Local transport within the towns and resorts consists of dolmus or minibuses (taxis) that run from one point to another and you can hop on and off anywhere along the route and pay according to the distance traveled.  Self Drive Car Rental Agency are Available Like Self Drive Rwanda ( and Rwanda Car Rental ( the trusted Car Hire Companies to Book a Car With When Visiting Rwanda for a Self drive Adventure.

Things to do in Rwanda

Rwanda offers a wide variety of activities for couples and families alike.Rwanda Gorilla  Safaris in Volcanoes National Park and Wildlife Viewing in the great Wildlife National Park, Walking and trekking are becoming increasingly popular and they offer one of the best ways to explore the countryside.

What is driving like in Rwanda?
As in the rest of the African Roads , other road users may seem to the UK driver to drive unpredictably. The roads are generally well kept though some  mountain roads can be narrow and winding. You should be aware of the following points:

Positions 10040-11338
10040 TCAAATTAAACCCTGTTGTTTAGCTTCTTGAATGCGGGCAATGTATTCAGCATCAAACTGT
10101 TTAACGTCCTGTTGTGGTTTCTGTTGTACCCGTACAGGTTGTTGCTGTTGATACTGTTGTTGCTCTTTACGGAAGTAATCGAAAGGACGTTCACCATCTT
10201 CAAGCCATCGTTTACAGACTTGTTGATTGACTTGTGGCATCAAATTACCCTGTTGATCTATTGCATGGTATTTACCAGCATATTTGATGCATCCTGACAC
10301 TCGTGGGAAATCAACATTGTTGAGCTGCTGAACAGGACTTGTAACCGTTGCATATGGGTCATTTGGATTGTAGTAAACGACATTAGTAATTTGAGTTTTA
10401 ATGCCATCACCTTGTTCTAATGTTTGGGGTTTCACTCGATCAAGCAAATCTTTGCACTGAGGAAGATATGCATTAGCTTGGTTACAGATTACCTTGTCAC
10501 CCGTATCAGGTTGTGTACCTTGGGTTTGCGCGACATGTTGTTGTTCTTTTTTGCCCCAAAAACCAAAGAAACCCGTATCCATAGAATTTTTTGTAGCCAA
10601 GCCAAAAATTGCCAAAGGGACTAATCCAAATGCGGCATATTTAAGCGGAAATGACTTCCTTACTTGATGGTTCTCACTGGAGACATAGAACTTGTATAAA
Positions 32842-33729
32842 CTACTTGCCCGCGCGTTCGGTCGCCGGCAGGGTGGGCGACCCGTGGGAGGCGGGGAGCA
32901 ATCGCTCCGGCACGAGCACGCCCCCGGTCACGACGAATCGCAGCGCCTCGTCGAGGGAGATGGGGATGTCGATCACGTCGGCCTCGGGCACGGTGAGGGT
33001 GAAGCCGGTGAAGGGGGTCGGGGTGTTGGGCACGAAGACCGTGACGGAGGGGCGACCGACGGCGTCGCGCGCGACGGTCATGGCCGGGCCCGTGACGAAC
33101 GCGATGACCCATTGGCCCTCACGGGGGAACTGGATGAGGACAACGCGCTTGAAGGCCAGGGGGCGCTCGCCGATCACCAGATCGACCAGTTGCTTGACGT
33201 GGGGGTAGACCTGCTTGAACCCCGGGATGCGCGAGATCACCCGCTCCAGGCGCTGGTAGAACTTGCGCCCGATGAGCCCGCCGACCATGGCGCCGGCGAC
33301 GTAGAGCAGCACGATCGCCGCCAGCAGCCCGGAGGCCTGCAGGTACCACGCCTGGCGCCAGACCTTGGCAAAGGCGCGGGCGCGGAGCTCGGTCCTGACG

Traffic drives on the Left in Rwanda, which means you must give way to the right at junctions and roundabouts (vehicles joining the roundabout have right of way).

The wearing of seat belts is compulsory.

There are strict drink driving laws – the rule is absolutely no alcohol if you intend to drive. Random tests are quite common and police will issue on the spot fines.

If another vehicle flashes it’s lights, this means that it is coming through, not that they are giving way to you.
You should drive defensively at all times, and great care should be taken when driving after dark as you may come across inadequately lit vehicles, slow moving lorries or animals wandering across the road.